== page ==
“The ability to use AI on sprites is an absolute game changer,” Cecil says. “We just simply couldn’t afford to do it. Otherwise, it would be impossible. And you know, I share what reservations people have about AI. But in the case of sprites, it really is, you know, allowing really talented character artists and animators to take the original and mold it into something really special, rather than having to go through the drudgery of redrawing everything again.”
It has to be said, the end result, with dynamic shadows applied, looks fantastic — better, arguably, than the glimpse that Cecil offers of the sixth game, Broken Sword: Parzival’s Stone, which is being made in 3D in Unity. It’s the ideal of any remaster: the game as you remember it looking, not as it actually looked.
But Cecil is not above making a few changes to “some of the things, which, culturally, have always slightly worried me” about the 1996 game to make it “a little bit more culturally appropriate for 2023.” He cites the examples of a Syrian carpet seller character, changed to be less “stereotypically mean, he’s slightly more jovial,” and an awkward moment between the game’s pair of heroes, American patent lawyer George Stobbart and French journalist Nico Collard. “There’s another point where Nico is tied up, and George can kiss her when she’s tied up. And you know, that’s just a little bit strange. […] It’s just three or four very, very minor things. But, you know, the example of that character, I’d been embarrassed about it pretty much from the beginning. So it’s just wonderful to be able just to tweak it […] but without losing the core charm that existed.”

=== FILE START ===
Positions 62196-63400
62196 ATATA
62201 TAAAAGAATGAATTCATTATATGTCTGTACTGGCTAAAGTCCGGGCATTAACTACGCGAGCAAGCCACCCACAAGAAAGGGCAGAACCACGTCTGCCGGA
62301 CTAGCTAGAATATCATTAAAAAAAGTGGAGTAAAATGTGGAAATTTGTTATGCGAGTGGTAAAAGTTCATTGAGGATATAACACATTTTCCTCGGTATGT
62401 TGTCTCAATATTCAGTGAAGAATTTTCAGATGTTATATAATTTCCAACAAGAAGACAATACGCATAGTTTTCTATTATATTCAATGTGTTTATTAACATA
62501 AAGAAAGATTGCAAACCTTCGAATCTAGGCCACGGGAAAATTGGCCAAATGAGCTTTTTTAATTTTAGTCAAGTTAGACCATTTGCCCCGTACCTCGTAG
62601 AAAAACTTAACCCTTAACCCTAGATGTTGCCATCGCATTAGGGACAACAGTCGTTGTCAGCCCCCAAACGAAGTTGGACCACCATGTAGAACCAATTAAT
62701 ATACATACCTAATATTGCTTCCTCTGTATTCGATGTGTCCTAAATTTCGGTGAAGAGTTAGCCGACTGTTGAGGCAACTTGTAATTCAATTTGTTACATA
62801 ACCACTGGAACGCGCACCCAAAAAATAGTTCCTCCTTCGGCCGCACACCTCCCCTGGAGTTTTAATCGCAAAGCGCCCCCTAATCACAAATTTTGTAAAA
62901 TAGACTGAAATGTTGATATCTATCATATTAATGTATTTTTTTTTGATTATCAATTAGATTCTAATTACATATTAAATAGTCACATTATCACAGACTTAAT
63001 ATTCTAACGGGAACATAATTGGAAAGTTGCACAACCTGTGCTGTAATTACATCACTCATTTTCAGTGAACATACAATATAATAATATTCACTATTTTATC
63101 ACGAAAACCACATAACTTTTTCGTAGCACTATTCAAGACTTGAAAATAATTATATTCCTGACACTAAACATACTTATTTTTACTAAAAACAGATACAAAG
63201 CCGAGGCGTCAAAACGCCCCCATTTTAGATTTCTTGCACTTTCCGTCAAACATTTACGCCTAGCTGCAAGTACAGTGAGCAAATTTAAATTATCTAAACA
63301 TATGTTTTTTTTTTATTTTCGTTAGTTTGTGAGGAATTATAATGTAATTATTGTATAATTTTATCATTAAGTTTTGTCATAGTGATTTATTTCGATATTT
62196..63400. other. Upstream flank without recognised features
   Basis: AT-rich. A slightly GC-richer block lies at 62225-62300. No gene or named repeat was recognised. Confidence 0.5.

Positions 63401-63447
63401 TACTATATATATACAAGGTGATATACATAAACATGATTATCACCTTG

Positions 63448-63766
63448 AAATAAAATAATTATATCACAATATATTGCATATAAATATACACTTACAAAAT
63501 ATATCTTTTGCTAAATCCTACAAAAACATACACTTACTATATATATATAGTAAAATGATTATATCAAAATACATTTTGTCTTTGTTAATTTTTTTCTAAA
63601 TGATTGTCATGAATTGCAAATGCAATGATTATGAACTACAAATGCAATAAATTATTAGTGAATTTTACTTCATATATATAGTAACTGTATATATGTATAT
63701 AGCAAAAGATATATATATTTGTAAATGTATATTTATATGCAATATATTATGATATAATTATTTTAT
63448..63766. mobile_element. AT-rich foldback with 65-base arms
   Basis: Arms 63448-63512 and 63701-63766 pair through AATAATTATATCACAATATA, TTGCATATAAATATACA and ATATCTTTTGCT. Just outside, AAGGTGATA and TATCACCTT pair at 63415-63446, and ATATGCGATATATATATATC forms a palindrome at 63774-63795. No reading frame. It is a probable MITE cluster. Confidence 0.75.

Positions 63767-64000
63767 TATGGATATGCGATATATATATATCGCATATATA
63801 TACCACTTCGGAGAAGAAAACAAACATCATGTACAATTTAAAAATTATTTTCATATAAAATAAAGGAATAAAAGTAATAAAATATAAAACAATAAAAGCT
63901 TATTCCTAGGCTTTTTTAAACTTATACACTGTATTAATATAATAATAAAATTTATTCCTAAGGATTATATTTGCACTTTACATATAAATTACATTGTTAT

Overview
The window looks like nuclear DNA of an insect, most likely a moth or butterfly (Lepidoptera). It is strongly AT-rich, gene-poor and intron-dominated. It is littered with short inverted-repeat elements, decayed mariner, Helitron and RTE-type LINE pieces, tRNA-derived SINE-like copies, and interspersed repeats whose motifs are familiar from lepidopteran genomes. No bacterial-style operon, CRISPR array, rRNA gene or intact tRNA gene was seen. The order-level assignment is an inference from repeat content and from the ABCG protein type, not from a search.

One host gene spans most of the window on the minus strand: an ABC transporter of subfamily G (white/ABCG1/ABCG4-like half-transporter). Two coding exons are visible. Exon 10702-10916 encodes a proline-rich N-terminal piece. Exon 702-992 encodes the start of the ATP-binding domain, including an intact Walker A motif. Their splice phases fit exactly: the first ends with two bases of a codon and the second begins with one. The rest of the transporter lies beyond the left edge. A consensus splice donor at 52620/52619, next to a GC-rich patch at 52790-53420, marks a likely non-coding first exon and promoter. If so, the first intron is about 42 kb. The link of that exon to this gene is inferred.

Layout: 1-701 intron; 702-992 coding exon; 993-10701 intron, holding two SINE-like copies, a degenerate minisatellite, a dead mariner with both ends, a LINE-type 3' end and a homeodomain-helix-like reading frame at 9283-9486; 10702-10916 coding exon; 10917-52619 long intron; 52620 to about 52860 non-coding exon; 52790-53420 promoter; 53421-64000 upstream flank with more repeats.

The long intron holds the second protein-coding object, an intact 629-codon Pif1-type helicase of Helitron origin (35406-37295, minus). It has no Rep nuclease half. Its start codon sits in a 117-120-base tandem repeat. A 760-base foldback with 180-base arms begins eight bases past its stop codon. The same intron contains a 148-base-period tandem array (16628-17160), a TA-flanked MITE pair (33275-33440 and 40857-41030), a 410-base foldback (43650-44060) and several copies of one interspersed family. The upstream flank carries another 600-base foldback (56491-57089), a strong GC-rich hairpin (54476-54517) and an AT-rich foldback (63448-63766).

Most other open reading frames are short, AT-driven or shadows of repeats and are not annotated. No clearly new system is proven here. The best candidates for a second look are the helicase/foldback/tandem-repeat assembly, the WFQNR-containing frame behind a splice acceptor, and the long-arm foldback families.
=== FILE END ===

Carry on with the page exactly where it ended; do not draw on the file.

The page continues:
If you’re unfamiliar with Broken Sword, the games’ plots — always involving Stobbart and Collard traveling the globe to unpick sinister yet academic conspiracies involving ancient artifacts and secret societies — might sound eerily similar to The Da Vinci Code and the other blockbusting airport novels of Dan Brown. “Our fans are absolutely convinced that a young Dan Brown must have played Broken Sword, because of the similarities. Now, I never make that claim myself, because his lawyers are much better paid than I can afford. OK, so I keep quiet on this, but I’m allowed to quote others,” chuckles Cecil, with a glint in his eye.
It sounds like he’s going to stop there, but Cecil — a chatty, affable, academic type in his early 60s — can’t help himself. He has a passion for early medieval European history, the stories of the Holy Grail, and the Christian sect of the Cathars, and Brown’s apparent dilettantism in the area gets his goat. He rips at length into Brown’s obsession with The Holy Blood and the Holy Grail, a popular 1980s work of speculative history that posits that Jesus had children with Mary Magdalene, creating a bloodline of southern French kings defended by a secret society called the Priory of Sion. Cecil describes this very popular conspiracy theory as “absolutely crazy,” “insane,” “complete lunacy,” and “a load of nonsense.”
Once, on holiday in France, Cecil and his wife happened to bump into Jean-Luc Chaumeil, an author who had interviewed the supposed Priory of Sion grandmaster Pierre Plantard (“a nasty little antisemite”) and exposed him as a fraud in the 1970s. “But his voice has been drowned out by this sort of cacophony of people who found Holy Blood and the Holy Grail so compelling.” Including Brown, of course. “At the beginning, Dan Brown says, ‘Fact: There is an organization called the Priory of Sion.’ No, Dan, that is not true. That is just nonsense. Sorry.”